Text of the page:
Do The Children Of Divorce Really Come First During The Holidays?
Mommyish writer Lindsay Cross has an ongoing article entitled “Splitsville” that focuses on the trials and tribulations of being separated parents. Her most recent articles have addressed the problems of sorting out holiday schedules in order to best fit everyone involved. In a culture where approximately half of all marriages end in divorce, hers is a common plight.
Some of these couples have invested thousands of dollars in court documents that will dictate exactly when and how the children will move from one parent to the next, but reality is very different from what it says on paper. Grandparents want more time, cousins are visiting at the wrong time, and each parent is determined to make sure they get the same – if not more – time than the other parent. As they hash out every last detail, though, perfecting the system of dad’s house – to mom’s house – to grandma’s house – to dad’s grandma’s house, someone always gets left out. Someone always gets forgotten. Someone always gets the short end of the proverbial stick because it’s simply too difficult to please everyone. Unfortunately, the forgotten one is all too often the child.
While the scenario doesn’t apply to every child of divorced parents, the aformentioned is pervasive in my observation.
Some parents are going to insist that they put their children first, that their children want to do it this way, that their children enjoy having more than one Christmas . . . but that’s still the parents talking. Think about the conversations in these situations. The mom says, “I’m the one who takes Junior to the doctors’ appointments, the dentists’ appointments, and basketball practice. I’ve paid my dues. I should get her on Christmas!” while the father says, “My parents want to see her, too! You let your parents watch her all the time, yet my folks only get to see her if I bring her over for the measly few days every other week that I get to have her. You aren’t being fair to my parents!” They go back and forth; they argue about when their siblings are coming, who has to drive more, and what they are going to miss out on because they’ll be busying taking their child to see the other parent, but they still haven’t mentioned the child as anything more than chattel.
Again, some parents are going to disagree with me. They may even ask their children first, but they will still disagree with me before it’s over. Yet what are the chances that their children are going to be completely honest? Kids are smarter than we give them credit for. Their parents split up, promising them it will be easier because they will “stop all the fighting,” but the kid quickly learns the opposite is true. The parents didn’t stop fighting; they just traded arguments over whose turn it is to do the dishes and forgotten birthdays for arguments over child support payments and visitation schedules. The fighting still happens, but the child has had to pay the price in future family dinners, shared holidays, and more.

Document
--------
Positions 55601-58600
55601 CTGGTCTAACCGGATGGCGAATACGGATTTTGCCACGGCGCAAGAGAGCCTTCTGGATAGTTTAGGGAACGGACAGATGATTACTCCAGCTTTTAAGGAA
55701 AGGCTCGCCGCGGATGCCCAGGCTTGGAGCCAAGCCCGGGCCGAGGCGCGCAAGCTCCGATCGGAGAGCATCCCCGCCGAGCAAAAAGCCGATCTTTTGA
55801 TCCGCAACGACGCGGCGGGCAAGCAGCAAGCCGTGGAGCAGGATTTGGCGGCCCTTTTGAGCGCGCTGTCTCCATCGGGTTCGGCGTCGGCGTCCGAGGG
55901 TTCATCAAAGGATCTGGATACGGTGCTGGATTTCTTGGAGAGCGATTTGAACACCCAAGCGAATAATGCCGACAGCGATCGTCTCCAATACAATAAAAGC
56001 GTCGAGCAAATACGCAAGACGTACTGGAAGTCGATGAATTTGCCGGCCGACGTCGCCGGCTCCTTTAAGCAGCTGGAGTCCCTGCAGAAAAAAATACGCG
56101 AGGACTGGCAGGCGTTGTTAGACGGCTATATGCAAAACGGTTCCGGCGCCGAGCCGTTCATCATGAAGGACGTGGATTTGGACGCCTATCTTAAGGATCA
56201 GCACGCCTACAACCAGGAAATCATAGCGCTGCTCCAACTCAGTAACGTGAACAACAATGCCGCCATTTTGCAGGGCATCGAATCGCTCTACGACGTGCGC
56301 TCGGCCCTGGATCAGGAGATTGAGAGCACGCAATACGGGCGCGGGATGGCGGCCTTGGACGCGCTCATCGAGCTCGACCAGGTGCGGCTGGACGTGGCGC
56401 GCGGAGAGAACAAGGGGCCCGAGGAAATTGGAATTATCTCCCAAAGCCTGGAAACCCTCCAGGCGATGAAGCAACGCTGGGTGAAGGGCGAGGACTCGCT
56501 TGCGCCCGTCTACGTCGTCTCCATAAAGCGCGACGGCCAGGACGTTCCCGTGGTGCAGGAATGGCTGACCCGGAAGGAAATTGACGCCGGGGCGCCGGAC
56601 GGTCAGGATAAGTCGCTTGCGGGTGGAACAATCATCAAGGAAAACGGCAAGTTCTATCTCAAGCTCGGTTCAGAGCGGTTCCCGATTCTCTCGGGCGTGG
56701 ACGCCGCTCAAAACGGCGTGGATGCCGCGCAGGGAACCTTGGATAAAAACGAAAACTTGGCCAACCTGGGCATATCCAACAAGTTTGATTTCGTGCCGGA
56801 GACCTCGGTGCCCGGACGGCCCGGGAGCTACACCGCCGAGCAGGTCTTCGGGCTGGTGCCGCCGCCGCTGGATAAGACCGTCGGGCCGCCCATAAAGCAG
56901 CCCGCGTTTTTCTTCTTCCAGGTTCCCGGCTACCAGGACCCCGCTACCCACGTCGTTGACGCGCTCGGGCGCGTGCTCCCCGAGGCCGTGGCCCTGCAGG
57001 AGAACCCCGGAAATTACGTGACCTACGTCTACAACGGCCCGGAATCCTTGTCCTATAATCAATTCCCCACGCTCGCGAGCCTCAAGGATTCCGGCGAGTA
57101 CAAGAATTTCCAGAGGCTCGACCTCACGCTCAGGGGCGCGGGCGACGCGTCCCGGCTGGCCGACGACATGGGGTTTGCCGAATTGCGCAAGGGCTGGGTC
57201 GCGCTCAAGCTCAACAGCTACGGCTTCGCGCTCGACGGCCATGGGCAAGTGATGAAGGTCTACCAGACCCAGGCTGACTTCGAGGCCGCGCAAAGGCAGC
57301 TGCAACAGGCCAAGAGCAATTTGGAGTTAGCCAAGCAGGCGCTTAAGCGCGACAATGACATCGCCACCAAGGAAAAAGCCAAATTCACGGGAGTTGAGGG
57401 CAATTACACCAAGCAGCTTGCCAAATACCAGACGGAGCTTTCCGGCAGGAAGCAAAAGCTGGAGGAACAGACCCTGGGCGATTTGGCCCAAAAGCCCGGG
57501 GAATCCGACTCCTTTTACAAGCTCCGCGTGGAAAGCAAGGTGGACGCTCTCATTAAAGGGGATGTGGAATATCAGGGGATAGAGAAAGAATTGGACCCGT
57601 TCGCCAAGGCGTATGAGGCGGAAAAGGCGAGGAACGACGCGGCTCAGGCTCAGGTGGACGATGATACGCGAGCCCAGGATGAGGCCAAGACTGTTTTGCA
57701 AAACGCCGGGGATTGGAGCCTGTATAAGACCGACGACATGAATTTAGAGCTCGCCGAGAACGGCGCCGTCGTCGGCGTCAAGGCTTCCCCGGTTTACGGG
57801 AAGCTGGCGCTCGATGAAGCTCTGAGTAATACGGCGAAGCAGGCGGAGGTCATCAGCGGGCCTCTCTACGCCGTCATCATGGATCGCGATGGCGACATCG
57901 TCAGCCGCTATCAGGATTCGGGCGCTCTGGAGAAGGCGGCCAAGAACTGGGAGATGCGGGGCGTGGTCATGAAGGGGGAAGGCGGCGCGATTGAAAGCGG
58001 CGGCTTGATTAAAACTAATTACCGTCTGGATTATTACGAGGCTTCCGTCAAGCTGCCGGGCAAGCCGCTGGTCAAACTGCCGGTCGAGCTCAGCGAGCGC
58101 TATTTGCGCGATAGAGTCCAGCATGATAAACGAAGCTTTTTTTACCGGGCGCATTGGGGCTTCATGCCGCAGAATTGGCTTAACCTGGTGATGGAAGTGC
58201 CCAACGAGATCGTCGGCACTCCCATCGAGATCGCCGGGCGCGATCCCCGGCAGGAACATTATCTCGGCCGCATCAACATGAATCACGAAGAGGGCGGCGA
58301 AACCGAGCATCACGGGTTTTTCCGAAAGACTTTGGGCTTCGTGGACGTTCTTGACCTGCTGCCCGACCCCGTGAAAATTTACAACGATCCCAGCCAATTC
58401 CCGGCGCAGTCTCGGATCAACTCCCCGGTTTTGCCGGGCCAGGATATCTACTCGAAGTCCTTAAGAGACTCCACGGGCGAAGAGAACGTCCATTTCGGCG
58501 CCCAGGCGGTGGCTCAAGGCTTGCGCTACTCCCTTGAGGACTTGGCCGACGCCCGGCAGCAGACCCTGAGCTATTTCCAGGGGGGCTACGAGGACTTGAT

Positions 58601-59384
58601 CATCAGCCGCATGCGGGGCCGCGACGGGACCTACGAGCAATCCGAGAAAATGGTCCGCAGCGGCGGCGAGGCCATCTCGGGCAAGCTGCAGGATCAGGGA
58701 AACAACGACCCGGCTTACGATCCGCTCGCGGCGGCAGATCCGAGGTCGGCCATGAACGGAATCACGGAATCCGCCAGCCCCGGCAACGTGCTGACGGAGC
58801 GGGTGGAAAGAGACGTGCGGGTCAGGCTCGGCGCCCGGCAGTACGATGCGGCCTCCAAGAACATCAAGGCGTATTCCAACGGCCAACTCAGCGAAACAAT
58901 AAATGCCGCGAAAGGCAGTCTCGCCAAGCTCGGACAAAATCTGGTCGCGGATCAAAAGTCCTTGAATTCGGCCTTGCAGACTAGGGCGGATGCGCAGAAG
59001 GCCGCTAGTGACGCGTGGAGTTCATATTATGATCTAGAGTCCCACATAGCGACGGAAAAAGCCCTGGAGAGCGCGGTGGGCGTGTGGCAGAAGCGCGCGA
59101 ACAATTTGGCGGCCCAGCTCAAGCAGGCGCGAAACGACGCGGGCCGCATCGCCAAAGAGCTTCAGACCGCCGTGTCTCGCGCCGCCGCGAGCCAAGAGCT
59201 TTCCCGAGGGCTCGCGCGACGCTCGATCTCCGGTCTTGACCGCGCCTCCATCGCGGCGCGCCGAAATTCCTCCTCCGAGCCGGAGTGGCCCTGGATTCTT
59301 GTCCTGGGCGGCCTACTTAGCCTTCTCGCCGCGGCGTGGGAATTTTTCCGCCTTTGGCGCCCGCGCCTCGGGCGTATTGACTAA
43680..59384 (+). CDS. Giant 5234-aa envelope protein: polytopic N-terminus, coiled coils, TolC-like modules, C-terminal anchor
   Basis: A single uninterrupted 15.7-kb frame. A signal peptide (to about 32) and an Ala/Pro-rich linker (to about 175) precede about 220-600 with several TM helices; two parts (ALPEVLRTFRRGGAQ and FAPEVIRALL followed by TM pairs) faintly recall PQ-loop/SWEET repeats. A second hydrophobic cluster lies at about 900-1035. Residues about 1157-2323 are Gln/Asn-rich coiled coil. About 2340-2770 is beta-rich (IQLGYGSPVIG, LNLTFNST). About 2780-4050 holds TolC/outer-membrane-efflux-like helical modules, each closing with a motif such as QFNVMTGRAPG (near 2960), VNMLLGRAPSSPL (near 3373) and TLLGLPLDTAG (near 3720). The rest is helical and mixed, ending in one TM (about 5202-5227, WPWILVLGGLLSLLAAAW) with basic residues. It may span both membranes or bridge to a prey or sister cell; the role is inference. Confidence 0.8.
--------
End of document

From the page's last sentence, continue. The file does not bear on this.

As the child has more experience living in this particular divorced family, they will soon begin to realize that a floodgate has been opened. The parents who can’t manage to be together for one day per year on Christmas are the same parents who are some day going to be invited to the same high school graduation, college graduation, wedding, and then they’ll start all over again with the grandchildren (only now they’ll have the added bonus of another set of parents – the father’s – who may or may not also be divorced). The parents will likely insist that they will manage to be in the same room for milestone events, but what qualifies? Can they come together for a band concert, or does it have to be truly life-changing? If they can get together for a band concert, why can’t they do the same for Christmas?
Soon the child begins to wonder, have I already had my last days as a member of one unified family? But only the parents really know the answer.
The good news in all of this is that the scars from divorce are not as permanent as the divorce itself. Most couples tend to let go of their ire after a decade or two apart. The kids grow to adulthood and learn a few tricks along the way, and the end result is a peaceful coexistence. New problems arise as grandchildren are born and have to be split three or four ways instead of two (my mother’s family, my father’s family, my husband’s parents’ family – thank goodness his parents are still married), but overall everyone has found a way to be a family — a broken, slightly brittle family — but a family just the same.